A group of guys turned 100 to-dos into a #1 New York Times bestselling book and later an inspirational documentary series on MTV called The Buried Life. You’ll watch one list take terminally ill patients–played by Morgan Freeman and Jack Nicholson–around the world (including motorcycling along the Great Wall!) in The Bucket List. Case in point: If you’ve got big dreams but no motivation, follow these next 10 points and let your new, classy bucket list nudge you in the right direction.
1. Who are you?
Sometimes life gets in the way of you clearly seeing who you are, but spending quality alone time examining your thoughts and beliefs and chiming into your spirit will help the process. It’ll make figuring out what you want much easier.
2. Who do you want to be?
Assuming you have an idea (or a bunch of ideas) of who you want to be when you grow up, use the almighty bucket list as a stepping stone to get there. Dreaming of CEO assertion or having the drive of a successful entrepreneur? Jot down “Brainstorm business ideas. Finalize a name by the end of 2012.” This provides a concrete goal and a time constraint, which should boost your motivation to make it happen.
The boys of The Buried Life.
3. What do you fear?
Being afraid is entirely mental and it’ll hold you back. Focus on the feared object/idea/action hard enough and boom, you have anxiety. Think about how babies crawl onto unknown territory or naturally swim if tossed into a pool. It’s because fear hasn’t registered into their developing little brains! If public speaking catches your tongue, force yourself into public speaking forums. Start with, “Write 12 poems. Read one poem at least once at month at poetry readings.”
4. What do you enjoy?
Turn the notches up on what gives you breadth and joy. Enjoy running? Get doused in colored powder throughout The Color Run, a 5K marathon of sorts where the point is fun, not how fast you go. Love heights? Ride the tallest coaster in the world, Kingda Ka, at Six Flags Great Adventure, and do it this week, this month, or at least this season. It won’t take an entire year to conquer something you love!
5. What’s missing?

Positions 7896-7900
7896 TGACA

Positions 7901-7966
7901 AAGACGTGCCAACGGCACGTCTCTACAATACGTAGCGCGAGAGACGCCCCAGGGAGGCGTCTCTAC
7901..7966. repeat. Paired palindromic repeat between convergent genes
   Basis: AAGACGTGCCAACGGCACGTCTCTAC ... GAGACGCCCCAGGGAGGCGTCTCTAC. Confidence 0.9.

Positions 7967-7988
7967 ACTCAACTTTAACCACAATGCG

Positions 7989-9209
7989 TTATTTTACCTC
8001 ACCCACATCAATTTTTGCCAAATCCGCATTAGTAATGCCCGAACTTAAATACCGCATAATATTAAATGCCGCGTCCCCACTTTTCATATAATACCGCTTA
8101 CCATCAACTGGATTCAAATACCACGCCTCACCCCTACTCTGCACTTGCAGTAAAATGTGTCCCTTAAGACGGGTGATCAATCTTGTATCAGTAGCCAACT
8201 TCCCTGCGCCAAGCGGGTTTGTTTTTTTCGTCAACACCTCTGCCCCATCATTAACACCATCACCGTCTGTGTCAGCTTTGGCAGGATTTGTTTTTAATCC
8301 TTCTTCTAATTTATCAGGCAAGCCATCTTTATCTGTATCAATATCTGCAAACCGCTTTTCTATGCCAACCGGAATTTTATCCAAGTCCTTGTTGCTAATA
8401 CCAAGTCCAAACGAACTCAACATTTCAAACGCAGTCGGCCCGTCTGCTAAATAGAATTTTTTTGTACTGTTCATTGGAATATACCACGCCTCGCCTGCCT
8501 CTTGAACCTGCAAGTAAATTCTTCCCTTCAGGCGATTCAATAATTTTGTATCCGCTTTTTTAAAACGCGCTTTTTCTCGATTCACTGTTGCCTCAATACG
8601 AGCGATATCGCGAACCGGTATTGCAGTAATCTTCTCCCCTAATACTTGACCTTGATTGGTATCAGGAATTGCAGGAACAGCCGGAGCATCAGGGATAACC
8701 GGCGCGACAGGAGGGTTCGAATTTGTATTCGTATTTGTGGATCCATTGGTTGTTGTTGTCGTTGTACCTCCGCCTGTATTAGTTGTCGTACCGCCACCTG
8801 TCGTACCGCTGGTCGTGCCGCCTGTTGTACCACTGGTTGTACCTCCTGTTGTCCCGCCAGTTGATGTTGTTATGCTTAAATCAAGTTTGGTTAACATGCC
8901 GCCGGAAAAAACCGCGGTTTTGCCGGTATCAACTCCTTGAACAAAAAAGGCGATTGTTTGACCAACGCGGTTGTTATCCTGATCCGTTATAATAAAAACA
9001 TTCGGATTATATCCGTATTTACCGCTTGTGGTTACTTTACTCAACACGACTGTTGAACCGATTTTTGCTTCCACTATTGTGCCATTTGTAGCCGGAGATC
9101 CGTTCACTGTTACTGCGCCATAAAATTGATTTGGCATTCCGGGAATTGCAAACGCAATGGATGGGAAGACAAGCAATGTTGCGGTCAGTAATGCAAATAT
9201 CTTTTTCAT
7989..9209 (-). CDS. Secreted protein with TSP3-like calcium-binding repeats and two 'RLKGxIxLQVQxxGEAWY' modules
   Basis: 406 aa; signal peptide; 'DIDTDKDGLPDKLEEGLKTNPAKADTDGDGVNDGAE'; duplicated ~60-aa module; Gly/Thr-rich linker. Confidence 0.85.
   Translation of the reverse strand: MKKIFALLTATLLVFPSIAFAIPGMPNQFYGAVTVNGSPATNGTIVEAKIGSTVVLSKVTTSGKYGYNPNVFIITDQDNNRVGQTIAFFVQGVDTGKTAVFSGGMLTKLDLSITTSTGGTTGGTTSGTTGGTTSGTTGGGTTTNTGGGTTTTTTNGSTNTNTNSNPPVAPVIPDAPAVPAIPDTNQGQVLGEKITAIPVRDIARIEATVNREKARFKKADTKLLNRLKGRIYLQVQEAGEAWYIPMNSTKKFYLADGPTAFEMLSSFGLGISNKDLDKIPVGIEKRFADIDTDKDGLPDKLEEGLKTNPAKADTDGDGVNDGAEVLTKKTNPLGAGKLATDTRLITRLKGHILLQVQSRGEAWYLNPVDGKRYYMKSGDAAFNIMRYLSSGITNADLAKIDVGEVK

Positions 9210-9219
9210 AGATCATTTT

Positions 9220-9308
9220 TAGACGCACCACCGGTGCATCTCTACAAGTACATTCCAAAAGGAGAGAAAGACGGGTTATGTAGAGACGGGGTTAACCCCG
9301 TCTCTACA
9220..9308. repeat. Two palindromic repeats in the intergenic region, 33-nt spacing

Does your life feel complete right now? No? Fill in those blanks. Maybe you need to be honest with a childhood crush. Or it might be smart to switch your major. Either of these probing issues can be life changing decisions to make. Place them on your bucket list and get them done.
6. Think long term
You can make a seasonal bucket list with long term goals. Prep a list for fall 2012, but include some items which might take longer than one season to accomplish. In other words, keep your eyes on the prize even if it’ll take you a few years to gather the funds, support, or even courage to do so.
Participants in The Color Run!
7. Stop telling yourself “No”
As you get older, it becomes easier to say “that’s impossible.” Tap into your inner child who thought it was possible to be dentist by day and Sailor Moon by night! Let your imagination go, and come up with some outrageous ideas. The crazier the merrier.
8. Be selfish
Travel alone all summer if you never got to study abroad in college. You have free reign to make yourself into a better you.
9. Be Selfless
While it’s ok to be selfish sometimes, don’t forget to be selfless. If a young neighbor is an only child, hangout with them once a week or whenever you’re home from college. Have fun, teach ‘em something valuable (how to fish, how to play volleyball—whatever it is you do well!). They’ll hold onto those memories, and you’re making them a better person this way, too. It’s a cycle.
10. You have seven months to live…
What would you do with it? Not sit down and wallow in misery! You’ll write a memoir even if it never gets published, you’ll smash a guitar on stage live and you’ll be a mascot for one night at a high school football game. And it’s all because you can.